- The Washington Times - Saturday, September 19, 2009


Some issues are a demagogue’s delight. And Democrats, thinking there really is safety in numbers, lemming-walked themselves into their opponents’ trap and are now paying a steep political price because they ducked two health insurance reforms they could have resolved with just a bit of political courage and populist common sense.

Duck one: They failed to see the clear need to put sensible limits on malpractice awards - because it is one reason doctors are unnecessarily propelling health care costs ever skyward. (And it is a bill we all ultimately pay.)

Duck two: They failed to find a workable way to assure that illegal immigrants cannot get federal health insurance subsidies. (Yes, the issue over which yet another South Carolina Republican has disgraced himself in public - faster than you can say, “You lie!”)

Liberals have resisted common-sense resolutions to these two relatively secondary issues because conservatives have fired up their faithful by using front-burner demagoguery on both issues. (Indeed, they successfully conned America into thinking the issues are hardcore independent politics - faster than you can say, “I’m Lou Dobbs!”)

First, the doctors. Huge malpractice awards have led to soaring malpractice insurance rates that have forced many doctors to abandon their practices. Mainly it has led many doctors to order many tests they feel are not really necessary - just to cover their aspirations in the event something later goes wrong and a malpractice suit is filed. No wonder costs soar.

Another reason, as we’ve discussed previously, is that many doctors now order tests done by labs they also own - an abhorrent conflict that continues by virtue of the loopholes their lobbyists manufactured in their sweat shops on K Street. (I don’t know how the word “virtue” bought its way into the previous sentence.)

Now onto the bleating heart issue of illegal immigrants. As President Obama said in his speech to Congress, illegal immigrants will not be provided for in the health insurance reform legislation. As Mr. Obama didn’t really say, the House bill didn’t have an enforcement provision by which officials can assure an illegal immigrant isn’t getting access to a subsidy or the “exchange” that will make insurance options available to citizens. Neither the House bill nor the White House has proposed a way to determine that an applicant is indeed a U.S. citizen. But the Senate has been working on just such a compromise.

There are some available tools - notably, E-Verify. It is an electronic verification system, begun by the George W. Bush administration, that matches workers’ Social Security numbers against Homeland Security Department and Social Security databases to determine whether a person is eligible to be working. Federal contractors are now required to use the Internet-based program to determine whether present or prospective workers are eligible for employment. The program is due to expire at the end of September, but Congress is expected to extend it.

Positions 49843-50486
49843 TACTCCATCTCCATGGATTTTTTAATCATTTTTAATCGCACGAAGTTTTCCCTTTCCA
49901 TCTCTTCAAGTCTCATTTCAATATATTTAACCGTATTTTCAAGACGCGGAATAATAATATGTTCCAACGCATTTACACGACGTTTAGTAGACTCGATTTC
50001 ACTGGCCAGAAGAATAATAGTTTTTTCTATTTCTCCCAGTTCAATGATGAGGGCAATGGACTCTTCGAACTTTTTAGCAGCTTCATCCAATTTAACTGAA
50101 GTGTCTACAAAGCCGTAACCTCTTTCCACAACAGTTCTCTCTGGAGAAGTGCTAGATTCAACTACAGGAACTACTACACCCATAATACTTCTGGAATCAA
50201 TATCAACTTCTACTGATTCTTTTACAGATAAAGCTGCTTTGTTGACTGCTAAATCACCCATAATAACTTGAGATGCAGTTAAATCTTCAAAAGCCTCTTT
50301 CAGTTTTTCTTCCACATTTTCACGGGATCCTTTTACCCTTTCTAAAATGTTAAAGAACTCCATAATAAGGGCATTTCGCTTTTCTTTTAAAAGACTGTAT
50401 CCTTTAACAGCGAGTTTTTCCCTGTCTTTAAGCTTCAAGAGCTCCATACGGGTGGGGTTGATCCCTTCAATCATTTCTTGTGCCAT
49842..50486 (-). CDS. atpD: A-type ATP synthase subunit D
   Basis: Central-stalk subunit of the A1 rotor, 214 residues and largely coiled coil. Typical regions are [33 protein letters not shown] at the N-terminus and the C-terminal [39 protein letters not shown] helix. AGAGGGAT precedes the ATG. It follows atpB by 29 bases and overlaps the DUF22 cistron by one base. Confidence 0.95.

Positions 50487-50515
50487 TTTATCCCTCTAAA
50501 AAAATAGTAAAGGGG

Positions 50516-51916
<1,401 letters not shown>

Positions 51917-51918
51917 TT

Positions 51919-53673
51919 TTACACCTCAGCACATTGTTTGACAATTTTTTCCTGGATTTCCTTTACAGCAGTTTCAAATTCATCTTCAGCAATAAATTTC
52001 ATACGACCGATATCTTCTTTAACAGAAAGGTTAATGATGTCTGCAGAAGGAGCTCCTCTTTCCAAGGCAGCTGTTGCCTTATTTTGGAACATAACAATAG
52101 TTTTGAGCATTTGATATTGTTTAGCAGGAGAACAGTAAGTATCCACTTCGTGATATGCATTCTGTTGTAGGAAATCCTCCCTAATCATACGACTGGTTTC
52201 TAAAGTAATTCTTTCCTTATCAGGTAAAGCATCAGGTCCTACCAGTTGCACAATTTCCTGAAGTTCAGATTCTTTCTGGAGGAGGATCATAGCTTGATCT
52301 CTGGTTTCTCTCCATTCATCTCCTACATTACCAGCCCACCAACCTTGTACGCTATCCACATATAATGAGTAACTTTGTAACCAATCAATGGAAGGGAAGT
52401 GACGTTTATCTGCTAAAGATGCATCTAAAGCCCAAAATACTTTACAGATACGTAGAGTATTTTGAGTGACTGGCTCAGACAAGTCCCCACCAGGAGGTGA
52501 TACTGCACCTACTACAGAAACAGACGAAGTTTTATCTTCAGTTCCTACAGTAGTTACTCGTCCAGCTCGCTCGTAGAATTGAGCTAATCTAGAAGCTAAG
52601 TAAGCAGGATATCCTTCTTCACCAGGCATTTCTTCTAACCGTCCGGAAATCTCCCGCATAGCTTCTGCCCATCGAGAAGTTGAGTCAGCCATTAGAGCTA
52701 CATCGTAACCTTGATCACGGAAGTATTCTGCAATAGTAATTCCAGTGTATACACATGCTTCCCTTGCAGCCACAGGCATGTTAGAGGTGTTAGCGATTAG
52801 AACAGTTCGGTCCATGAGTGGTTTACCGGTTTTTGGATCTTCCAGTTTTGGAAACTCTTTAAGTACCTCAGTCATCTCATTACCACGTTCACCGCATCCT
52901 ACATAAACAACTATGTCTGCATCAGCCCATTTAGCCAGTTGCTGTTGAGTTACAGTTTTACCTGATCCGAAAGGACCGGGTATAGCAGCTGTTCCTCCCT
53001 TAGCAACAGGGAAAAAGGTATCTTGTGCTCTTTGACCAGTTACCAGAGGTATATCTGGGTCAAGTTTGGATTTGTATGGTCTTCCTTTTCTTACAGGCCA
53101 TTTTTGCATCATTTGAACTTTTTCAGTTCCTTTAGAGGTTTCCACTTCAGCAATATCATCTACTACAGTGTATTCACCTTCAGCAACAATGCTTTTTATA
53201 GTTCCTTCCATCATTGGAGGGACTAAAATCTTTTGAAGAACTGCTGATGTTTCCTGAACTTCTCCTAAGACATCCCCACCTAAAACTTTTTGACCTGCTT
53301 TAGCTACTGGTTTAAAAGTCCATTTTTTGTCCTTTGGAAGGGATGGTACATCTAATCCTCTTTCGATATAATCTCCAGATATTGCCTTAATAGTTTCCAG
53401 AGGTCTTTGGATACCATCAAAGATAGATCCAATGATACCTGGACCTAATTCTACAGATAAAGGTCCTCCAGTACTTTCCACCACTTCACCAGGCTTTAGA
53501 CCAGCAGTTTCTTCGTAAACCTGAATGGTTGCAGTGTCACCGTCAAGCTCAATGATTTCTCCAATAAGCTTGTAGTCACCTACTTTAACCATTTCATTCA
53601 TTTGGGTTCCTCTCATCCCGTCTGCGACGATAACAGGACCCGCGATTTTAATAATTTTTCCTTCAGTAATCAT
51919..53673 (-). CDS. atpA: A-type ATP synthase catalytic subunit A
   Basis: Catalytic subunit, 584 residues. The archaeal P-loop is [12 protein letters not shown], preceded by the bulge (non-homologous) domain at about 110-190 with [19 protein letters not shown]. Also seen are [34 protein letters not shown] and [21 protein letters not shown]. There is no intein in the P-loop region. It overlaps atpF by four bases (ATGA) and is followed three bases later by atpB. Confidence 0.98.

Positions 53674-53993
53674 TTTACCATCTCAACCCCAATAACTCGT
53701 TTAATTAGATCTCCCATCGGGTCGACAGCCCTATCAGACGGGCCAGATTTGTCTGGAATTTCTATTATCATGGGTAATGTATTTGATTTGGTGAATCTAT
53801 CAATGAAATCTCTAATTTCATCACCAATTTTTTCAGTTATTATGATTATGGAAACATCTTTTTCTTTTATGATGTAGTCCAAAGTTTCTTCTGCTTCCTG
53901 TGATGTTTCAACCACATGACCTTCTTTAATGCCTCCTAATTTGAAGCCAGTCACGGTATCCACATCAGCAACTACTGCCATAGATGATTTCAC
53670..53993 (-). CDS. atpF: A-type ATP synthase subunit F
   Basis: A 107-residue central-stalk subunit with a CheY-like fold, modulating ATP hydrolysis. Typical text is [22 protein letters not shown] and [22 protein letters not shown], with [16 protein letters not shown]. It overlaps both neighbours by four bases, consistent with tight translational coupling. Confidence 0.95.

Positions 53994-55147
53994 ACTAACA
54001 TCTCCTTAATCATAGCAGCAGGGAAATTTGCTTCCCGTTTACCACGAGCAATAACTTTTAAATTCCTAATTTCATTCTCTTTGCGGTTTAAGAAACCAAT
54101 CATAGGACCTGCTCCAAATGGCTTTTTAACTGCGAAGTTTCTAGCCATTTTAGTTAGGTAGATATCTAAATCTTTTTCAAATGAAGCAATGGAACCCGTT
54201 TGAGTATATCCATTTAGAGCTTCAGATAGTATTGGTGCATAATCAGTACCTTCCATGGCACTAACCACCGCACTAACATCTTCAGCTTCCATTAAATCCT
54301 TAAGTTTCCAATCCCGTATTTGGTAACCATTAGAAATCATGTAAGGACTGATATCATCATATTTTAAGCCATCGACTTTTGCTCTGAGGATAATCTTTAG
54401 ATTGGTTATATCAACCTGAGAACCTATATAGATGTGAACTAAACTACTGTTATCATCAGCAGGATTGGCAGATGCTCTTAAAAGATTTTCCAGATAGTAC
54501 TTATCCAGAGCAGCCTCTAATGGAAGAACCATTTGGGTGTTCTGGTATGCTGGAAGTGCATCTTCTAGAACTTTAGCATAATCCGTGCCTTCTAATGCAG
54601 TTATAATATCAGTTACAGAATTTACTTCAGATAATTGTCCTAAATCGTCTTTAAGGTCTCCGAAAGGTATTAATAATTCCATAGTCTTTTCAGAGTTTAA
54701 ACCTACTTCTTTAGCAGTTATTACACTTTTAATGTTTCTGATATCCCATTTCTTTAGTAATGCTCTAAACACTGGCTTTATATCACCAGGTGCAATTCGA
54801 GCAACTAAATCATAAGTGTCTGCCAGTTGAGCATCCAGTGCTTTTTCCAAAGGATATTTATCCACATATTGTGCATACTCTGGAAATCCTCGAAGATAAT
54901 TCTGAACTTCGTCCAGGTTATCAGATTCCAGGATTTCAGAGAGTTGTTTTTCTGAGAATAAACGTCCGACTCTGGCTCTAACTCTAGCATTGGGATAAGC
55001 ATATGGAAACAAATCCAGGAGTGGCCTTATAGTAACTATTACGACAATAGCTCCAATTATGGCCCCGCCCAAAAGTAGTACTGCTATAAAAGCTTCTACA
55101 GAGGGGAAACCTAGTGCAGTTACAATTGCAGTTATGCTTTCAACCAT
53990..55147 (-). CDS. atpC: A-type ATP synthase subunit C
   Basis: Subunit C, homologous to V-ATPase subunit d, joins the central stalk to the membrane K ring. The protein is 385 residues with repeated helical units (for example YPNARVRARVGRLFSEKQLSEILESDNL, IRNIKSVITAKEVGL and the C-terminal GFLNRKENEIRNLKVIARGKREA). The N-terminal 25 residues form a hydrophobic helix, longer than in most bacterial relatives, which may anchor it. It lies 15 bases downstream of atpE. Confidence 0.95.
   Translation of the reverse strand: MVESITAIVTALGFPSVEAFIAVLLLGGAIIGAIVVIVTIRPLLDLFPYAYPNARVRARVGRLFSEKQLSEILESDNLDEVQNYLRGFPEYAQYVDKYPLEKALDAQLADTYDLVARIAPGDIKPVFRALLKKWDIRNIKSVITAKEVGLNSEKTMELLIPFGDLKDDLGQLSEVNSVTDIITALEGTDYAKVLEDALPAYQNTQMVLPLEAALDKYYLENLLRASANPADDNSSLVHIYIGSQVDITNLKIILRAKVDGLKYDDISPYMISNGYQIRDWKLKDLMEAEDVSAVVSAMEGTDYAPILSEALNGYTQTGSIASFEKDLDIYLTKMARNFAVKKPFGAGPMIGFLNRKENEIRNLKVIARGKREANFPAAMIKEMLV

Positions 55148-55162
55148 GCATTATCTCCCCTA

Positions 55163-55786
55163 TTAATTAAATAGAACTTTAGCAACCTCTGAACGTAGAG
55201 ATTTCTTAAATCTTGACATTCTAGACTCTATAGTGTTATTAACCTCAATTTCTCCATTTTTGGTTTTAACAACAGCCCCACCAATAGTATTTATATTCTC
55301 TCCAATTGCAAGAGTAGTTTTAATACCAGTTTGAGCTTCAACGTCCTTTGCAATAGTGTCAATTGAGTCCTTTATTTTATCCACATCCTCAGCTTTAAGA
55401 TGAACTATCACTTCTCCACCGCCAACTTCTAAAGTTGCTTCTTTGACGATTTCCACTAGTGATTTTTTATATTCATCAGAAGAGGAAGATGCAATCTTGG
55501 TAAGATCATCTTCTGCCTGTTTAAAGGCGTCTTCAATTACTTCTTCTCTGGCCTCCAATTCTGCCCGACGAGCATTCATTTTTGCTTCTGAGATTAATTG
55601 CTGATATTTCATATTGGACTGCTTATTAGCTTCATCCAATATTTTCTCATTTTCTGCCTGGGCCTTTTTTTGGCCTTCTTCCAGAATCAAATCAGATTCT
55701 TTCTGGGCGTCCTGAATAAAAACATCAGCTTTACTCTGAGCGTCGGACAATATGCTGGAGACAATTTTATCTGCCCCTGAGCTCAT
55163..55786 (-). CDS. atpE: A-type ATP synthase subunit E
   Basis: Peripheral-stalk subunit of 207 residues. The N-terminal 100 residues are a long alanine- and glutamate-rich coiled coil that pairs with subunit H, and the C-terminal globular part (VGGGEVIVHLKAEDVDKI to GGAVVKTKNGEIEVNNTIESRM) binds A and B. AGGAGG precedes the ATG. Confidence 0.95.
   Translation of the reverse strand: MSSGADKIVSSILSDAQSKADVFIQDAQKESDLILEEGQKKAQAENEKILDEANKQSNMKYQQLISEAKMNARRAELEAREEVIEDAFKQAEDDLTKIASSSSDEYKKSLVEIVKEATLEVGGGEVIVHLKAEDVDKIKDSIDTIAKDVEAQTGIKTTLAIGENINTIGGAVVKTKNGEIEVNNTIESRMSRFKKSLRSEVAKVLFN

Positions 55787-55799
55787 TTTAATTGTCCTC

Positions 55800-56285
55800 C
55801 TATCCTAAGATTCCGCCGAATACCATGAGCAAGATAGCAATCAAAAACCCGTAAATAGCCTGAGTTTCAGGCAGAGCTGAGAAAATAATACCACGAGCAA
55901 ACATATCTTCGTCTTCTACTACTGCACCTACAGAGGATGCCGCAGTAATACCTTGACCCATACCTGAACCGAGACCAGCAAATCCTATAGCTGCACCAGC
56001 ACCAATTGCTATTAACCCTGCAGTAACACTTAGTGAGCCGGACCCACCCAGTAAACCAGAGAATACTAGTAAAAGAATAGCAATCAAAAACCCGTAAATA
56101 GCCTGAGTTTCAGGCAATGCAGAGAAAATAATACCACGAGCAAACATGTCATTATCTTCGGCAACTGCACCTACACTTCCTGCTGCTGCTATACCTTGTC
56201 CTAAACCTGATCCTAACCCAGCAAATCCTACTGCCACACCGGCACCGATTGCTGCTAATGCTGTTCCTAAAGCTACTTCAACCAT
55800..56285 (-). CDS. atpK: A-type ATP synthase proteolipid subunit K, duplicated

Mr. Obama’s new director of the U.S. Citizenship and Immigration Services, Alejandro Mayorkas, said in a recent press conference: “E-Verify is a tool to ensure a legal workforce. It assists employers in abiding by the law and it also protects the workforce. If E-Verify is not renewed, in my opinion we will need a different vehicle to accomplish those very fundamental objectives.”

E-Verify has its e-critics. The congressional Hispanic caucus and various activist groups have argued that efforts to check citizenship can cause a hardship to workers whose names or data have changed. Indeed, E-Verify is not always e-Veritas. A reported less-than-one-percent of valid applicants were reported as lacking proper identification. It is a small percentage, but it looms large if you are the immigrant who abided by all rules and are erroneously trapped. Fingerprint and other biotech methods are also being studied.

Now this: The U.S. Chamber of Commerce filed a suit to block E-Verify, arguing it should be used only to determine the status of future workers, not those presently employed.

So if conservative ranters mean what they say, they must stop shouting at the president and turn their decibels against their U.S. Chamber of Commerce brethren. Let the Grand Old Party call out the corporate special interests. Tell them to get with the E-Verify program - and do their patriotic duty.

Martin Schram writes political analysis for Scripps Howard News Service.

Copyright © 2019 The Washington Times, LLC. Click here for reprint permission.

The Washington Times Comment Policy

The Washington Times welcomes your comments on Spot.im, our third-party provider. Please read our Comment Policy before commenting.


Click to Read More and View Comments

Click to Hide